Professional Writing and Editing

January 11, 2010

A Ghostwriter’s Fee

What do ghostwriters charge? How much does it cost to hire a copywriter?

Well, the answers to those questions varies as much as the different skills, education, and experience a writer brings to the project.

Regardless of the answer, suffice it to say that writers deserve to be paid a fair and honest wage. They work, just like other people do, but often are asked to work for ridiculously low rates that would set them up for financial suicide. 

Guru.com is a site where employers can find freelance writers. Today, a project was posted seeking an article writer at the going rate of $1.25 per 300 word article. Wow! That’s .004 per word. Several years ago, inexperienced junior copywriters were being paid .08 per word, and I’m sure it’s higher now.

At the rate of $1.25 per 300 words, an employer should consider themselves lucky to get someone who can read, let alone write. I guess a writer could compile 300 words quickly, if there were no guidelines, no research, and if they were already an expert on the subject matter. But let’s face it, if the writer is an expert, they’d most certainly demand a much higher wage. This was the criteria posted for the job:

We would like for you to be able to write 8-10+ of these articles each day of the week (Mon-Fri). Our budget for these types of articles is $1.25 each, which can usually be written within a few minutes time.

We require someone who is fluent in English (first language preferred), has excellent grammar skills and can provide us with articles which require no/minimal editing.

All of your work submitted to us must be original – we use Copyscape and Google to check all submissions.

You must also agree that none of your work submitted to us will be used by you or anyone else in any way. You may not post it on a blog or in any other media.

So, providing original copy, using excellent grammar and delivering a perfect article which requires little or no editing can earn a writer as much as $7.50 per hour (if the writer can complete six such articles in one hour.)

Good writers are worth a fair wage. They also have to dedicate a chunk of time to finding work. Like any other job, it doesn’t knock on their door every morning. Every time they apply for a writing job, it’s like applying for any other job. A writer must compose a personalized cover letter and resume which addresses that project and answer any and all questions to the employer’s satisfaction. And that’s before the writer even begins to put letters to paper.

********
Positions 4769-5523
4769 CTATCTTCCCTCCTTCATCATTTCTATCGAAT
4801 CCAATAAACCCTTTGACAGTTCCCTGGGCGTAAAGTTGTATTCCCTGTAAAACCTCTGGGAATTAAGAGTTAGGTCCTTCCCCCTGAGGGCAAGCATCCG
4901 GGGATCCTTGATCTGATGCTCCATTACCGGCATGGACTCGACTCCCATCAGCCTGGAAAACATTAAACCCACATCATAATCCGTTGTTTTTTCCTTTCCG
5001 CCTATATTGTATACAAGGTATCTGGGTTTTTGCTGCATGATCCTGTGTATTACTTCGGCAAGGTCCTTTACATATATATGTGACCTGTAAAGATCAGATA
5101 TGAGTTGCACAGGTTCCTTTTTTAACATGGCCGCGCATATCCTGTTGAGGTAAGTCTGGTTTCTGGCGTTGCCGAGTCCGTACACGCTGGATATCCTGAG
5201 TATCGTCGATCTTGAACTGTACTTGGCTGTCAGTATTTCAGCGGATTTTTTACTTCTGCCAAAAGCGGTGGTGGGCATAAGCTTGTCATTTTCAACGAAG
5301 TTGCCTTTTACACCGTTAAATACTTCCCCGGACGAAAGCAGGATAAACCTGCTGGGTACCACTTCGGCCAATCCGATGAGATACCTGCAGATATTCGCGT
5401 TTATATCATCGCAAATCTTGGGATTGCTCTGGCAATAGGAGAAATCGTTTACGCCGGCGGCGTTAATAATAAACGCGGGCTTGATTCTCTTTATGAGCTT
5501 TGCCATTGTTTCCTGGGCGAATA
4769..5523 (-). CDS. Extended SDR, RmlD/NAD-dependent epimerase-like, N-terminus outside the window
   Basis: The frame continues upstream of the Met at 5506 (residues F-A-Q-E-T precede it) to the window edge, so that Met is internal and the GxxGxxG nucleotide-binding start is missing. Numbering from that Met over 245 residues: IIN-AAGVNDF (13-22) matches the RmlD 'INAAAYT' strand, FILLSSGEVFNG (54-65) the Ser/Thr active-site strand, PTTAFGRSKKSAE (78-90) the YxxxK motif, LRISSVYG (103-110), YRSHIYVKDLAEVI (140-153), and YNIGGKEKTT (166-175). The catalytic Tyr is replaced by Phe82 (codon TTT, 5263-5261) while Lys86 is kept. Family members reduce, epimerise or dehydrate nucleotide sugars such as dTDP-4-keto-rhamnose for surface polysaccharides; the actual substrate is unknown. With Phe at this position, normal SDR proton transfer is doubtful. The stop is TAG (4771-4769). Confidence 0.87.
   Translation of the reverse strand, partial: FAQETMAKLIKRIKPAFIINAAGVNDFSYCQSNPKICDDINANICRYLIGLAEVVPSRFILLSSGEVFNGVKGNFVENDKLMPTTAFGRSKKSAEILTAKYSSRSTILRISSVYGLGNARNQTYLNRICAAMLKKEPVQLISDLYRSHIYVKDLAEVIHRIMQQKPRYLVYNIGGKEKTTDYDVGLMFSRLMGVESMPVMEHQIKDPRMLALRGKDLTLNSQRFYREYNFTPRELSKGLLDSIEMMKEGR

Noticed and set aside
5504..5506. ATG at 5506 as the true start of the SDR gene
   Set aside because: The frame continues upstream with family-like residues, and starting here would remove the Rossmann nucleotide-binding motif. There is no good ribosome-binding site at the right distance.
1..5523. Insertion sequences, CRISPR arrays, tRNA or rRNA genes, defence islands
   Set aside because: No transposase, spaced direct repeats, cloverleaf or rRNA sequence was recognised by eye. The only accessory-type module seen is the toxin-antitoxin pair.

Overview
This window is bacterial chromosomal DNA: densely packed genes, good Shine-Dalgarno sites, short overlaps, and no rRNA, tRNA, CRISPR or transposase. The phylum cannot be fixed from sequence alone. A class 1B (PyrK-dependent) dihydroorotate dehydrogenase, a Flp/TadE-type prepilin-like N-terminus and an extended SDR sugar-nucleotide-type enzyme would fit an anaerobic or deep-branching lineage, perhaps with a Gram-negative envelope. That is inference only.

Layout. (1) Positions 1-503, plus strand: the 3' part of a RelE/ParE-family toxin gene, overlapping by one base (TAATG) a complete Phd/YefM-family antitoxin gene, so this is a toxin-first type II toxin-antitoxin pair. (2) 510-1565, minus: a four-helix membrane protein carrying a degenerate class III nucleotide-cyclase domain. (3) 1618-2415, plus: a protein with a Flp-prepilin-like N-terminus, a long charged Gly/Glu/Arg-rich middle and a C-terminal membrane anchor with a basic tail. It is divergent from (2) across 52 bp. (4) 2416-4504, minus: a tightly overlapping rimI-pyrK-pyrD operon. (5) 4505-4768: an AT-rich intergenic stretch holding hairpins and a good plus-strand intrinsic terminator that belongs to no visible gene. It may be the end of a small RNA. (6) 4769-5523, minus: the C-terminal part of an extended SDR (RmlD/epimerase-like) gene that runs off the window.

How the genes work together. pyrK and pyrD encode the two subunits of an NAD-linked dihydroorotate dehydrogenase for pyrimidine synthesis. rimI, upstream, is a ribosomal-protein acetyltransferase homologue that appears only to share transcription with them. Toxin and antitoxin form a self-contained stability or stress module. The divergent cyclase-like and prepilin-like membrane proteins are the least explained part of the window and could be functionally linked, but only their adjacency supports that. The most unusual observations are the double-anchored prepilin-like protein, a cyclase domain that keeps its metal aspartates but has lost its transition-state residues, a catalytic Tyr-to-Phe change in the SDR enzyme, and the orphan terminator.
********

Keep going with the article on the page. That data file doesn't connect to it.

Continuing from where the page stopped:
Alicia Dunams talks about ghostwriter rates in her article at http://ezinearticles.com/?id=2750989. Anyone interested in hiring a ghost or copywriter should read her article.  My rates are below those mentioned, yet they are competitive enough to attract some at the lower end of the pay scale.

If you’re in need of a quality, ethical writer, give them a little respect. They deserve to earn a living, and as any business entepreneur can tell you, they also deserve to make a profit, even if it’s a small one.

If you can’t afford to pay a respectful wage for a talent and skill (yes, writing is a talent and a skill), then write your own copy and hire the best-quality editor or proofreader you can afford to clean and polish your message.

And, if you’re like many I’ve talked to, you’ll appreciate the contribution a professional writer can bring to your message, company,  or book. Good ones are worth their fee.

Patti McKenna

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2 Comments »

  1. Patti! You hit the nail on the head. My husband is a Communications Consultant for an insurance company by day and also does freelance work. The requirements you posted on that job are RIDICULOUS!!! As if the rate wasn’t insulting enough on its own, add in the fact that they’d like it to need no edits. Of course, that wasn’t enough, so they also want full and exclusive rights to the work. The writer is basically paying the employer to work, in that situation! And the sad part? Someone will take it. I know a buck is a buck and things are tight right now, but accepting jobs at those rates drags the market down for everyone.

    Thanks for a great post!

    Comment by Amy (@HappyMomAmy) — January 11, 2010 @ 8:08 pm | Reply

    • Amy,
      Yes, you’re right. Someone will accept it because they believe they need a dollar. When they realize they’re using a professional skill/talent and getting paid $5 an hour, they might reconsider. The bad part is that experienced, proven professionals who are really good at what they do, like your husband, must compete with inexperienced writers, editors, designers, etc. The economy is bad, but accepting professional jobs at slave wages or less will only make it worse. Thanks for the comment. I’d like to hear how your husband deals with this situation when he provides quotes, etc.

      Comment by PattiM — January 11, 2010 @ 8:18 pm | Reply


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